Therefore they had to work on the A2A and A2G requirements in parallel. This led to a very balanced design with no obvious flaws or unforseen drawbacks in either roles.

    On the other hand, the Eurofighter team had no immediate need to develop the A2G side of the Typhoon as the Tornado (or F/A-18 for Spain) would fulfill that role for many years to come. So they postponed the work on the multirole capabilities to post 2010 era with only minimal advancement being done on the subject between 1994 and 2008.

    This was clearly not the best way to proceed but they didn't really have the choice: During its developpement phase in the 90ies, Typhoon engineers who had a limited experience with highly maneuvering FBW jets spent a lot of time to figure out how to design their Flight Control System properly (contrary to Dassault which had gather tons of experience thanks to 10+ years of flight tests with the aerodynamicaly instable FBW Mirage 2000 and 4000 air superiority fighters). Because of those initial difficulties, the Eurofighter team, eventualy focused entirely on the A2A aspect of the jet to simplify the problems. The result of this today, is a good A2A fightrer but with limited and often dificult to integrate A2G features.

  51. Gripen E has never whipped anything anywhere. Both Brazil and Switzerland have selected Gripen E purely on costs, both Brazil and Switzerland (politicians and Air Force commanders) have publicly acknowledged that they couldn't afford the best aircrafts and that Gripen E would be just good enough for their needs.

    The Swiss evaluation is still valid, all of the aircraft in this evaluation have evolved but Rafale has maintained his developmental and operational lead.

  52. I think if France sells the Mistral class ships to Russia, Canada should disallow the Rafale. I can't believe they intend to go ahead with this. It's like Britian building aircraft carriers for Germany in 1938 as it was annexing countries. Now, if they want to throw them in a deal with Rafale to us (they would a great centre to our foreign policy of peace building) I'm ok with that.......

  53. these prices include 20% VAT which is not charged for export. so the fly away cost would be roughtly 80 M $. NOT 95M.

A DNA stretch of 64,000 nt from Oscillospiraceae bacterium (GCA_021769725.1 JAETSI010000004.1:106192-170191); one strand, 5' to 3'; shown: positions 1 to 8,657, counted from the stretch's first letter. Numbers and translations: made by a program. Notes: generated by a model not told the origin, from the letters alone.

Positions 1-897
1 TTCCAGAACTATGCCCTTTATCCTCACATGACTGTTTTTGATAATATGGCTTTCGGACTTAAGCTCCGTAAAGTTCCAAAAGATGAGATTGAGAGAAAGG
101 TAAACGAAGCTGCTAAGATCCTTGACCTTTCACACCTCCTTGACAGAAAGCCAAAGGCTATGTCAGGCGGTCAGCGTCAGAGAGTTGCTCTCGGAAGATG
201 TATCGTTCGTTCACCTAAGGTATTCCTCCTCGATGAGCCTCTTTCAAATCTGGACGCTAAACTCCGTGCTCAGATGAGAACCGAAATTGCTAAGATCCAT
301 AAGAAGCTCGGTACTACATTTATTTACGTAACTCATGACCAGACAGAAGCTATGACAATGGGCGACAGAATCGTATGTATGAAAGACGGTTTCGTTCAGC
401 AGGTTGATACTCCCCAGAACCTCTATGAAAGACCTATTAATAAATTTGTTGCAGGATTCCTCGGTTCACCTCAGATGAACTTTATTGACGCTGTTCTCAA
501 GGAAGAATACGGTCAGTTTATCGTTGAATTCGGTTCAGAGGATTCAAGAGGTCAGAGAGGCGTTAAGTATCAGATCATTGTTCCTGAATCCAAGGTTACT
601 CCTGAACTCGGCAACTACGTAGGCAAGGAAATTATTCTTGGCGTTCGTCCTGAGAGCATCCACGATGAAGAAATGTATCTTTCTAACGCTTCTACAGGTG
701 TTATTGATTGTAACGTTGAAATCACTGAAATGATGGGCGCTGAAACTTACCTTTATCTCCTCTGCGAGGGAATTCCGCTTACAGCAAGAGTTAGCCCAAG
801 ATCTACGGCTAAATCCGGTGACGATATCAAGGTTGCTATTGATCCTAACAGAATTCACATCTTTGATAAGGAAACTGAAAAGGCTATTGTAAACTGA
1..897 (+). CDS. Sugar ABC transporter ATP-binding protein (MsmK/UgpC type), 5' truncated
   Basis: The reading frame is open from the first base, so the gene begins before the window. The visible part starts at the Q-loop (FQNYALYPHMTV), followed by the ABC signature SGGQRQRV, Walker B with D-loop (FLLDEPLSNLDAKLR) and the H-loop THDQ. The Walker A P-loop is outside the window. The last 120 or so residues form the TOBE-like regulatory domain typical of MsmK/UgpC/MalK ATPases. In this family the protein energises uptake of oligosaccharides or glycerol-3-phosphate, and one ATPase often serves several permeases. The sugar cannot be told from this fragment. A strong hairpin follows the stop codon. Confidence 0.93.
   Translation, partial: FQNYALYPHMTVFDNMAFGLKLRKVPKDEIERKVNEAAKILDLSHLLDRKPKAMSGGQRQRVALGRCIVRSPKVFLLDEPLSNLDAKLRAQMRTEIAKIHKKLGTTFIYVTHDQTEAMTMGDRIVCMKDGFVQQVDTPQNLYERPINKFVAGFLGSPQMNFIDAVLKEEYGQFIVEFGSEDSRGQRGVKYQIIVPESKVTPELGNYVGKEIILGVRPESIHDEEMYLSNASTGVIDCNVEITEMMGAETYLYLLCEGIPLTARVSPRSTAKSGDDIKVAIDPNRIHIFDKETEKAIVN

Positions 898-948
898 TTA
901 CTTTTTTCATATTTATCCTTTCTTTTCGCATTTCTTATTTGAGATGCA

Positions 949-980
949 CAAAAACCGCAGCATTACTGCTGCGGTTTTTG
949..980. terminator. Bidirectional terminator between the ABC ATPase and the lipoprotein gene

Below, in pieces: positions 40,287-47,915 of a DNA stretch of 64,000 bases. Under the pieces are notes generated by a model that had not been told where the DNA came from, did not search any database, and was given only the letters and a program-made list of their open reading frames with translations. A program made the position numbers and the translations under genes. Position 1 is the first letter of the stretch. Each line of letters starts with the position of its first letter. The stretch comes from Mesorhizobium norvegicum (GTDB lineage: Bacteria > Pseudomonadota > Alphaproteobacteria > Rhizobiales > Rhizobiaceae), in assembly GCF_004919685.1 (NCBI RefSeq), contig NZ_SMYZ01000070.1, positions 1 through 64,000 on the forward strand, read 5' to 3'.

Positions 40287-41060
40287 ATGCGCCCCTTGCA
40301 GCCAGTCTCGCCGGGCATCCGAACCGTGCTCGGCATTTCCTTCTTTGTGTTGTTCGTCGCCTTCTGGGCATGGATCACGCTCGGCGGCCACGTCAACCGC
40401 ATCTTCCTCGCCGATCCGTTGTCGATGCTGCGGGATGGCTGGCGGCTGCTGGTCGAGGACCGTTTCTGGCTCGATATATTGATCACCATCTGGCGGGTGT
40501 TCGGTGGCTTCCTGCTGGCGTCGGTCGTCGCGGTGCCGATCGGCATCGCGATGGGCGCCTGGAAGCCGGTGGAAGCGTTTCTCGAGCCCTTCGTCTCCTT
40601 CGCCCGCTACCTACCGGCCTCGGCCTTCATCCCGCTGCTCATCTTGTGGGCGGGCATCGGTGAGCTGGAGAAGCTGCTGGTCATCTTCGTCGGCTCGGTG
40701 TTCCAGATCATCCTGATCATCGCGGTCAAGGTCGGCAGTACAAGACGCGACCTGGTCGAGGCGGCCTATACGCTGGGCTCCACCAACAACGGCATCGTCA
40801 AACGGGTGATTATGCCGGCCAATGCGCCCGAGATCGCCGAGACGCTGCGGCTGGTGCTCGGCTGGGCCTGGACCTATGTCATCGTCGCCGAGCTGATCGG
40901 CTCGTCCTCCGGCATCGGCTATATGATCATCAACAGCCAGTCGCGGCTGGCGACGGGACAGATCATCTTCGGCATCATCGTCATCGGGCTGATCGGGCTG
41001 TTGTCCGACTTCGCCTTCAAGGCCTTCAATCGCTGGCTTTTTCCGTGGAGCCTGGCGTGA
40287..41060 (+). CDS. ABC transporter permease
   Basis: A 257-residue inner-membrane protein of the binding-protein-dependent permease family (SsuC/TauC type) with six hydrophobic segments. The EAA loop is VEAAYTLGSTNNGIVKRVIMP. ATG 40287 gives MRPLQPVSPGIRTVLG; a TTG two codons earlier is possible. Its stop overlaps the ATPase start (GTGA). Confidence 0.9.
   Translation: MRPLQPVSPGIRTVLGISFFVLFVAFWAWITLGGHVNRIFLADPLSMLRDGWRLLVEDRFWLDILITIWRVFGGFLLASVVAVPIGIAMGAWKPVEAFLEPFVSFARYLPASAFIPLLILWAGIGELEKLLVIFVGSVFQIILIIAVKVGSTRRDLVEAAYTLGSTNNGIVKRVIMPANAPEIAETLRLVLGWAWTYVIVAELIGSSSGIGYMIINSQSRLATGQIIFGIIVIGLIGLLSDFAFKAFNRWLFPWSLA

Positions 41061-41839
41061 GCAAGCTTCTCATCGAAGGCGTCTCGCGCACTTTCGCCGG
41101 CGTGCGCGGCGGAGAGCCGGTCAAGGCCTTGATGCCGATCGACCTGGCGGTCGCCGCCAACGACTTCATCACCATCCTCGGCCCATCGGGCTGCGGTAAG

Assuming Rafale need twin seater for strike is not true (twin version is preferred for long range operations, which is notwithin F-35 capabilities, or show me a F-35 capable of doing a war operation lasting 10h 45 mins). Tell pilots from Charles de Gaulle carrier (single seater) that they aren't able to do strike missions... Oh wait, remember Lybia?

  54. By the time that the AESA for the eurofighter will come in service. The Rafale will come out with a new version of there AESA.

  55. Excellent reply, Yves.

    I guess Lockheed is planning to install stealth toilets in the next F-35. This will come in handy in case of a reactor fire.

  56. I would be VERY surprised if foreign customers would pay less that the French air force.
    Following this logic, the USAF also probably would pay taxes which would not be counted on foreign contract.
    Again, the unit price (URF) for india was 95M $US (12 billion $US of 126 planes, all the costs for spares, infrastructures come on top of that).
    Canada could get only single seaters, but the Armee de l'Air definitely prefers dual seaters for strike ( mirage 2000N,Ds and rafales ).
    Also french planes have a reputation to be expensive to operate.
    Operation lasting 10h45... Stop talking nonsense.

  57. Try that against the latest SAM threats, good luck with that. The F-35 is designed to take out those threats.
    The French are developping stealth drones precisely for that kind of threat.
    If the French had to replace their tactical planes, there is not much doubt that they would chose a stealth plane, like everybody else.
    Again stop talking nonsense.

  58. abstract swiss report english

    some comment on armaswiss report

    Gripen dont get the minimum requirement criteria of armaswiss,

    swiss PM try to negociate politic agrement with France & Germany and ask to forget 80 Billions fraud vs 3 billion of contract, Germany say No, France say No, procedure fraud continu the frauster recovery until is done. it is key point of losing contract for eurofighter or rafale.

    gripen won by default and not by its technical performance,
    (i like the gripen, dont very, it is same level as small M2000 + aesa , for E/F version, i dont know, it is a paper jet, i wait to see first version)

  59. That report is outdated and it is misleading to keep posting it. The system that the Swiss didn't think met their requirements is the Gripen C. The Gripen E met all the requirements. This has been stated again and again by the Swiss Air Force because of the massive misinformation campaign that the Rafale side is invested in. The Gripen E's systems will be much more modern than the Rafales and the Gripen is a better air to air fighter. The Rafale is much more optimized for air-to-ground. To compare it to a Mirage 2K is very ignorant. The Gripen A is a far more advanced and modern machine than the old Mirage.

  60. In my opinion Rafale is clearly a better system than Eurofighter. EF is more or less single role andvery expensive to buy and operate. As a multi role platform even the Gripen C is better since it is actually true swing role.

  61. Air to Ground:

    " Interdiction: Both aircraft carry incredibly advance electronic warfare (EW) suites equipped with jammers, decoys, and the like. Advantage: Tie"

    Difference being that Rafale has more precise RWRs, while Typhoon has towed decoys.

    "Deep Strike: Both aircraft have similar combat radius'. They are also both capable of delivering ALCMs like the Storm Shadow, AASM, or Taurus KEPD 350. Advantage: Tie"

    Rafale actually has slight advantage in combat radius due to higher fuel fraction.